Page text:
Olympus claims that its first Micro Four Thirds camera, the 'retro-style' E-P1, will rewrite the history books when it arrives in the UK next month.
Olympus claims that its first Micro Four Thirds camera, the ‘retro-style’ E-P1, will rewrite the history books when it arrives in the UK next month.
Combining the ‘timeless style’ of the classis Olympus Pen series with the ‘mirror-less’ build of the new Micro Four Thirds digital format, the much-hyped Live View camera boasts an effective resolution of 12.3-million-pixels.
While some traditionalists may baulk at the absence of an optical viewfinder and built-in flash, Olympus is keen to stress that both these features are available as optional accessories.
The hotshoe will accept external units from Olympus’s E-system flash range, as well as a new (FL-14) flashgun that coincides with the E-P1 launch.
Equivalent ISO sensitivity can be expanded up to ISO 6400, claims the firm.
Touted as a ‘perfect marriage of simplicity, style and performance’ the E-P1 features ‘HD’ (1280×720 pixel) video recording.
Out in a choice of silver or white colour options, the E-P1 is expected to cost around £700 with a new 14-42mm f/3.5 lens. It will also be available in the UK with a 17mm f/2.8 pancake lens, and as a twin lens kit.
Encased in an aluminium and stainless steel body the E-P1 uses a 12.3MP Live MOS imaging sensor and a new imaging processor called Truepic V.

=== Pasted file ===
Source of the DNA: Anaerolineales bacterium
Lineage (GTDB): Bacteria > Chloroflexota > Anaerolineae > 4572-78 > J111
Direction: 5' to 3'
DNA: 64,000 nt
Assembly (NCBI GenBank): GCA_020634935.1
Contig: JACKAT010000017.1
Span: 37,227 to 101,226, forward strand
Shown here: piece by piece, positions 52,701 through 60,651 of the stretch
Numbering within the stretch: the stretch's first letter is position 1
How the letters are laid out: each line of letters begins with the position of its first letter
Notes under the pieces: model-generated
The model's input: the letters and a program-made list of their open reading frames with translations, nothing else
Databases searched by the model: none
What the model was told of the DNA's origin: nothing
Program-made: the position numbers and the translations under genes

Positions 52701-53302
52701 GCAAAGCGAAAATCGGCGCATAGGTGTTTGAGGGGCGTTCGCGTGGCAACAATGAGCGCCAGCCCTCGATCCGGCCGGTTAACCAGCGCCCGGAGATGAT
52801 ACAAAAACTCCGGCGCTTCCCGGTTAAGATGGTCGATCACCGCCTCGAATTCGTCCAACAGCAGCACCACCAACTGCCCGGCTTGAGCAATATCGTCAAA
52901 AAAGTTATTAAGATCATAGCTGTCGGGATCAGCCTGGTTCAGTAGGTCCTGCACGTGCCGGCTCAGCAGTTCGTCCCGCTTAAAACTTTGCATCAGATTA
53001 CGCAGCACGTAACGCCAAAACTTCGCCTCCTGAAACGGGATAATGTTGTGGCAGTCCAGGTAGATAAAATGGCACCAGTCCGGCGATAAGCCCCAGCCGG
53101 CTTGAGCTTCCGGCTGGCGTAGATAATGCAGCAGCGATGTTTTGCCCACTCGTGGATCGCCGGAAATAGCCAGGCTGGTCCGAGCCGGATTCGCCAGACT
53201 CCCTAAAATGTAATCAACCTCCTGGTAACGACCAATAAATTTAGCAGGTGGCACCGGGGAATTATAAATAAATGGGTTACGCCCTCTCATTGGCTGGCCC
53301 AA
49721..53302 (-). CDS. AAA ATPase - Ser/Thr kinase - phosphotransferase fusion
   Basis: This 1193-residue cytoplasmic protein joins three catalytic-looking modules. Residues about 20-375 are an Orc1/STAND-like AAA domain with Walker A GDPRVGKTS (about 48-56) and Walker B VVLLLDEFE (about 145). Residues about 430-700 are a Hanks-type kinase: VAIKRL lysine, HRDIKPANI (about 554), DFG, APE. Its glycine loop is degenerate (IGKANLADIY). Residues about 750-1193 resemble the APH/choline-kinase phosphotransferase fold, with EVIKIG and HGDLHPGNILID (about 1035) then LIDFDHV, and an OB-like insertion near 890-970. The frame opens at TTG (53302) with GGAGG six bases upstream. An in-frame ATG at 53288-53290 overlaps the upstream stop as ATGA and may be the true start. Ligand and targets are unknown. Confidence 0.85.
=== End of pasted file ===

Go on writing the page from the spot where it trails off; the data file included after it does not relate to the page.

An Olympus UK spokesman declined to reveal the name of the imaging sensor manufacturer.
Technology borrowed from the firm’s DSLRs includes six Art Filters: Pop Art, Pin Hole, Soft Focus, Pale & Light Colour, Light Tone and Grainy Film.
Additional firepower comes in the form of face detection, Shadow Adjustment Technology and image aspect ratios including 16:9.
Claimed to deliver ‘DSLR quality in compact form’ the E-P1 boasts built-in image stabilisation, Supersonic Wave Filter dust reduction and a top shutter speed of 1/4000sec.
Exposure compensation of plus or minus 3EV in 1/3, 1/2 or 1EV steps is possible, as is simultaneous raw and JPEG file recording.
The SD-card compatible newcomer sports a 3in LCD screen (230,000 dots), a ‘level gauge’, multiple exposure and a burst rate of three frames per second up to a maximum of 14 raw format files.
Powered by a Li-ion battery it incorporates an 11-point AF system, as well as aperture and shutter priority and full manual exposure control.
Filter effects will include yellow, orange and red, while auto gradation adjustment is designed to prevent ‘blown highlights and blocked-in shadows’.
The camera measures 120.6×69.9×36.4mm (excluding protrusions) and weighs 335g (body only).
Optional accessories will include an external viewfinder (VF-1) and a leather camera case.
Ahead of its official debut, the EP-1 will go on show at the Jessops store in New Oxford Street, London on 25 June.
The E-P1 will be launched alongside the first Olympus Micro Four Thirds lenses: the M. Zuiko Digital 17mm f/2.8 Pancake and the M. Zuiko Digital ED 14-42mm f/3.5-5.6. They deliver the 35mm equivalent of a 34mm and 28-84mm lens respectively.
The 17mm pancake lens has a six-element-in-four groups build and contains an aspherical lens. Measuring 57x22mm it features five blades and has a filter size of 37mm.
Meanwhile, the 14-42mm features nine elements in eight groups and boasts two aspherical elements. The 150g lens has a close focusing distance of 0.25m and measures 62×43.5mm.
Both lenses will be available as kits with the E-P1 camera body.
The E-P1 is also compatible with existing Four Thirds lenses, and OM lenses, via an optional adapter.
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